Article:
What's there to see at the abbey?

The abbey is large, with many side chapels and naves to explore. You can find all manner of tombs and memorials in Poets’ Corner, the Lady Chapel, and throughout the main body of the church, and lovers of science and literature will be sure to discover the resting place of one of their heroes. You’ll also see the coronation chair, in which monarchs have been crowned for over 700 years, the Quire, where the choir sings during services, the ancient Pyx chamber, the Chapter House, and the Abbey gardens. For an additional fee, you can visit the Queen’s Diamond Jubilee galleries in the stunning 13th-century triforium of the church, where you can see the abbey’s treasures. These include an illuminated 14th-century guide to coronations, a medieval altarpiece, and the royal marriage license of Prince William and Kate Middleton. Read more.

Who’s buried inside the abbey?

There are more than 3,000 individuals whose remains are interred in Westminster Abbey. Many of England’s monarchs and their consorts were buried in the Abbey, including Henry VII, his granddaughters Mary I and Elizabeth I, James VI (or James I), the first king of both Scotland and England, and Mary, Queen of Scots. Other notable British figures buried in the abbey include Charles Darwin, Stephen Hawking, and Isaac Newton. Poets’ Corner is mostly home to writers and poets including Charles Dickens, Geoffrey Chaucer, Thomas Hardy, Rudyard Kipling, Alfred Tennyson, and Laurence Olivier. Poets’ Corner is also home to a memorial stone featuring the names of 16 Great War poets who wrote during World War I. Many other notable figures from British history have memorials in the abbey but are buried elsewhere, some to look out for include Jane Austen, Lord Byron, Winston Churchill, C.S. Lewis, and Oscar Wilde. Oliver Cromwell was originally buried in Westminster Abbey, but after the restoration of the monarchy, his remains were removed and buried in a pit in the nearby St Margaret’s churchyard. Read more.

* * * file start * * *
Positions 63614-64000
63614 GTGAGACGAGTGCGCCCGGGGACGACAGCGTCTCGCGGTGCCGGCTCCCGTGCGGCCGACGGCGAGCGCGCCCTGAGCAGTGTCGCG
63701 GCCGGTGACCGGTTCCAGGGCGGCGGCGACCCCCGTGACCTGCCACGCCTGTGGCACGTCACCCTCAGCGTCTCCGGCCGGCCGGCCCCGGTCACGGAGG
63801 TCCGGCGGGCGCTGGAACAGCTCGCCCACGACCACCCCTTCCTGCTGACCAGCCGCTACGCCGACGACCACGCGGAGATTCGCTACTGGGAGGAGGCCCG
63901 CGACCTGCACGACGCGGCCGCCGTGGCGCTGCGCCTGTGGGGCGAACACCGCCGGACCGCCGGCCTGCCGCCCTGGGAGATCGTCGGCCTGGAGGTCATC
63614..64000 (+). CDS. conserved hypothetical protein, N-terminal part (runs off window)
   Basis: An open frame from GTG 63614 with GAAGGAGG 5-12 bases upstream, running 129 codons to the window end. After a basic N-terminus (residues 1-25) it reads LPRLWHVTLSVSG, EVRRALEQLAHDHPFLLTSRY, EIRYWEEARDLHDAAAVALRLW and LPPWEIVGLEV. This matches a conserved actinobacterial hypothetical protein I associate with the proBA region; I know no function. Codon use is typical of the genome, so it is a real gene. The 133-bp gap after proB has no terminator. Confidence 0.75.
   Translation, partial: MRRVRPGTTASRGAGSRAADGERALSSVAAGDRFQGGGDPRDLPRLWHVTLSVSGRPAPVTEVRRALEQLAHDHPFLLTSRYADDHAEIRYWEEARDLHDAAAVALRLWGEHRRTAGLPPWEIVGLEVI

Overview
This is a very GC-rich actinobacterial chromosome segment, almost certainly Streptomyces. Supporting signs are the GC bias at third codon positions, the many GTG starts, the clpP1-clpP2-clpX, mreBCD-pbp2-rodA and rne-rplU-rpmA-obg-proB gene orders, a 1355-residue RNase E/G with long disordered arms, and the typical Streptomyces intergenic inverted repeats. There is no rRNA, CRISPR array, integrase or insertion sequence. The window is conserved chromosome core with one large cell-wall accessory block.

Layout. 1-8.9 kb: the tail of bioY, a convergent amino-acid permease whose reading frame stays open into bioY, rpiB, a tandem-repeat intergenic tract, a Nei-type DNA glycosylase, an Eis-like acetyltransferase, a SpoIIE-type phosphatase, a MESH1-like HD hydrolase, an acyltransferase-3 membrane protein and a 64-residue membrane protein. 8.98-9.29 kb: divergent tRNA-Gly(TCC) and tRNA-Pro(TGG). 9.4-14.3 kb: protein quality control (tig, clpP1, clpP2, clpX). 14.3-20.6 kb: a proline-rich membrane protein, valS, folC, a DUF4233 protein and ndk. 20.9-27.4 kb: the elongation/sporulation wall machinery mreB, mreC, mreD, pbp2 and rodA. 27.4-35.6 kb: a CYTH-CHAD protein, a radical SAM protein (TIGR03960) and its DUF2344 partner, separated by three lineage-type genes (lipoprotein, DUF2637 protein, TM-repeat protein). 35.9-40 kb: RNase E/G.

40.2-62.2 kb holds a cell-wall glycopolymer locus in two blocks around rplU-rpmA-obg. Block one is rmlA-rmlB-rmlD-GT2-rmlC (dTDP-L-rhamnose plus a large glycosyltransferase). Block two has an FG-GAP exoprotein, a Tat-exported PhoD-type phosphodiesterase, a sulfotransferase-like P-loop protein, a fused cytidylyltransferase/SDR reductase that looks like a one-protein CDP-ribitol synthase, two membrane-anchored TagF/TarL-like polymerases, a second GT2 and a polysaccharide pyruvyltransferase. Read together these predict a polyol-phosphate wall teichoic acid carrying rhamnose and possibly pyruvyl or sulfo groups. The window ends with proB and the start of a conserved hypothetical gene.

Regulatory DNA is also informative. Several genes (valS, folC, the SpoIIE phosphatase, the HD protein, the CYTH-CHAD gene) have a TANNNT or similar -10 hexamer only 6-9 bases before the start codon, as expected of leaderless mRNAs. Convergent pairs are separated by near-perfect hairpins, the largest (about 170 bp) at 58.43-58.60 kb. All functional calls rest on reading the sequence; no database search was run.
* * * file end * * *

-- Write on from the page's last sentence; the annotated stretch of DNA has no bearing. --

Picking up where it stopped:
How long does a visit take?

The length of time required to visit depends on whether you’re using the multimedia guide, taking a tour, or wandering through the space by yourself. A tour with a verger takes 90 minutes, and we’d recommend about the same amount of time if you’re intending to discover everything inside the Abbey and visit the Queen’s Diamond Jubilee galleries. There’s no time limit on how long you can stay inside the church, so you don’t have to rush. Read more.

General Information

Opening Hours:

The Abbey is open from Monday to Friday from 9.30 am to 3.30 pm. It’s also open from 4.30 pm to 6 pm on Wednesday afternoons. On Saturdays from May to August, the abbey is open from 9 am to 3 pm, and from September to April it’s open from 9 am to 1 pm. On Sundays, the abbey is only open for church services. Westminster Abbey may also be closed or partially closed on other occasions for services.


Westminster Abbey
20 Deans Yard
London SW1P 3PA


Tickets bought at Westminster Abbey cost £23 for adults, £20 for visitors aged over 60 and students, and £10 for children aged between 6 and 16. Wheelchair users and their companions and children under the age of 5 can enter free of charge. Entrance to the Queen’s Diamond Jubilee Galleries costs an additional £5 for adults and is free for children under the age of 17.

How to get there:

The closest National Rail stations to Westminster Abbey are London Victoria and London Waterloo. The nearest London Underground stations are Westminster (served by the Jubilee, District, and Circle lines) and St. James’s Park (served by the District and Circle lines). Buses which stop nearby include routes 11, 24, 87, 88, 148, 211, and 761.